A rare and dramatic first-person account by a Union scout who served General William Tecumseh Sherman on his “march to the sea”
After his father-in-law passed away, Stephen Murphy found, among the voluminous papers left behind, an ancestral memoir. Murphy quickly became fascinated with the recollections of George W. Quimby (1842–1926), a Union soldier and scout for General William Tecumseh Sherman.
Before Quimby became a part of Sherman’s March, he was held captive by Nathan Bedford Forrest’s troops in western Tennessee. He joined Sherman’s Army in Vicksburg, destroying railroads and bridges across Mississippi and Alabama on the way to Georgia. As the notorious march began, Quimby became a scout and no longer experienced war as his fellow soldiers did. Scouts moved ahead of the troops to anticipate opportunities and dangers. The rank and file were instructed to be seen and feared, while scouts were required to be invisible and stealthy. This memoir offers the rare perspective of a Union soldier who ventured into Confederate territory and sent intelligence to Sherman.
Written around 1901 in the wake of the Spanish American War, Quimby’s memoir shows no desire to settle old scores. He’s a natural storyteller, keeping his audience’s attention with tales of drunken frolics and narrow escapes, providing a memoir that reads more like an adventure novel. He gives a new twist to the familiar stories of Sherman’s March, reminding readers that while the Union soldiers faced few full-scale battles, the campaign was still quite dangerous.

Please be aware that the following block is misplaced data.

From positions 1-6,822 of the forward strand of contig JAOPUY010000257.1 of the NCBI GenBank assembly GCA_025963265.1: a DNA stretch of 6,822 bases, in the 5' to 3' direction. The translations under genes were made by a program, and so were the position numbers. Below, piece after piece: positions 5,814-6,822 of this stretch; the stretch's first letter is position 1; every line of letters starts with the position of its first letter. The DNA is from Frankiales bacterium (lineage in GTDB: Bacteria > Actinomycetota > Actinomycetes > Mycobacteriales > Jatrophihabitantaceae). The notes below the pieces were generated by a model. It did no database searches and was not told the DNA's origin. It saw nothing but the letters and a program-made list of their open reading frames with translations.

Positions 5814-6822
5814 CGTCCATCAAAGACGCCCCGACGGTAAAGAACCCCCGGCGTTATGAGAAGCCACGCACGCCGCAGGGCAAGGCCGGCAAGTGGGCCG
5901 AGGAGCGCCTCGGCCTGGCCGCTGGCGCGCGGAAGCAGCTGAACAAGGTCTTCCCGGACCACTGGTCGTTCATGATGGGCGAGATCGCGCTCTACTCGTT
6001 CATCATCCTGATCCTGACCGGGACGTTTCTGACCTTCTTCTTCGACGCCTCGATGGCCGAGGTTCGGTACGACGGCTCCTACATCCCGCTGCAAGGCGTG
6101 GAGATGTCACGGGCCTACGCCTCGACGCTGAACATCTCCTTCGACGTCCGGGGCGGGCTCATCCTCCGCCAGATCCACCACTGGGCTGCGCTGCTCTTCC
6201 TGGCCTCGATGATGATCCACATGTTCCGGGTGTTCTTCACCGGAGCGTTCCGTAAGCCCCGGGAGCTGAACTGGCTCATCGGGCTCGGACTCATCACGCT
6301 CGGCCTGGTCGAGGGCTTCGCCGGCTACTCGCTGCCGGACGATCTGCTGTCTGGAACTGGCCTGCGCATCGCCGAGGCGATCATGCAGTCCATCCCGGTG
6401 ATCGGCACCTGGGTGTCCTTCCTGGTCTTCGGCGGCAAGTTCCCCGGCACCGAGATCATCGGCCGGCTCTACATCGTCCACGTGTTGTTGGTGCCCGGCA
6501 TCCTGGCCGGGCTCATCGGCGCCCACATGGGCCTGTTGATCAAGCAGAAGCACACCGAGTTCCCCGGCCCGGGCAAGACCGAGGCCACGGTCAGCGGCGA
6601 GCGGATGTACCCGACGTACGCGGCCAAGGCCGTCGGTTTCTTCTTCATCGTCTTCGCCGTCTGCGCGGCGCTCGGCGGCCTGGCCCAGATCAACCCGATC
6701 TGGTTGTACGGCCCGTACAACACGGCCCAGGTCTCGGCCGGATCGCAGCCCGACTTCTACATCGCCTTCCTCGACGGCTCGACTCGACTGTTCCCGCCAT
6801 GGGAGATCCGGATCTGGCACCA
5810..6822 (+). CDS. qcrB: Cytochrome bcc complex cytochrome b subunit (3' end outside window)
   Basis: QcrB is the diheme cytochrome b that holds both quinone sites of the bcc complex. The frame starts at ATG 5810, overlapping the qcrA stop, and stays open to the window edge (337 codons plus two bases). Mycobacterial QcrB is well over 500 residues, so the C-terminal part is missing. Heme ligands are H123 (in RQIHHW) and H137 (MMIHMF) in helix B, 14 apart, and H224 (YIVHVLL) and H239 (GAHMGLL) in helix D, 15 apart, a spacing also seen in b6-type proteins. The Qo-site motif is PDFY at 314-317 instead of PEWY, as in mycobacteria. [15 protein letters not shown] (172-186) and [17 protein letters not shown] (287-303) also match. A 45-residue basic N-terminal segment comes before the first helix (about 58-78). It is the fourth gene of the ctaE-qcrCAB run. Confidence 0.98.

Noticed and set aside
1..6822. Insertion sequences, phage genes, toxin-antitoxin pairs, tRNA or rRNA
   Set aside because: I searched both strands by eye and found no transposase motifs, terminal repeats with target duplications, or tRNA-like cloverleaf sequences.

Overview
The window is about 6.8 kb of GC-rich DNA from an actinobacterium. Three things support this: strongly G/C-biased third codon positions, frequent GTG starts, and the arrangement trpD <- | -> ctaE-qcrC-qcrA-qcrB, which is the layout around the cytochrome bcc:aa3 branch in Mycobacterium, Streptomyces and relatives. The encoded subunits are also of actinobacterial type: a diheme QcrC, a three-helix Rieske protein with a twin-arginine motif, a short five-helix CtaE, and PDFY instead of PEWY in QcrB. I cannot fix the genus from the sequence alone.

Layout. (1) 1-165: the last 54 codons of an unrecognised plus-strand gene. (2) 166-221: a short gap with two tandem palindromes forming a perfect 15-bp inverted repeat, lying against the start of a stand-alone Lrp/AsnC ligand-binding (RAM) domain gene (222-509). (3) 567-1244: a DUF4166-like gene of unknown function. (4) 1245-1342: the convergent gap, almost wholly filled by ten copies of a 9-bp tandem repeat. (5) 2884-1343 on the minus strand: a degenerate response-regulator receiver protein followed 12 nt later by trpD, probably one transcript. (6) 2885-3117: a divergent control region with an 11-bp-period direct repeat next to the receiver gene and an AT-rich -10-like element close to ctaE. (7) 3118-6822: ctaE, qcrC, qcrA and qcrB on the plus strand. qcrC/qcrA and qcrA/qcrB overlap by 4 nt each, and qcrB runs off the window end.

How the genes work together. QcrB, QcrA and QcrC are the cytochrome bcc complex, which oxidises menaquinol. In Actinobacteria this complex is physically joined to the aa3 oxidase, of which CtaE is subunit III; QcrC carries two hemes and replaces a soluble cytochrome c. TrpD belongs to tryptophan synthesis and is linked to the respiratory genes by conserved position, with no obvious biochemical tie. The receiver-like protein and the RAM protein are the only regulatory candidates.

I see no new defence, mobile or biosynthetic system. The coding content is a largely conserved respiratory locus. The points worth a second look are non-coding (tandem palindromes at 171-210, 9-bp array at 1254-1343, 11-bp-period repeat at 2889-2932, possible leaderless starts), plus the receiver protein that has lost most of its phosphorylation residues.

More than a chronicle of day-to-day battles and marches, The Perfect Scout is more episodic and includes such additional elements as the story of how he met his wife and close encounters with the enemy. Offering a full picture of the war, Quimby writes not only about his adventures as one of Sherman’s scouts, but also about the suffering of the civilians caught in the war. He provides personal insight into some of the war’s historic events and paints a vivid picture of the devastation wreaked upon the South that includes destroyed crops and homes and a shattered economy. He also tells of the many acts of kindness he received from Southerners, including women and African Americans, who helped him and his fellow scouts by providing food, shelter, or information.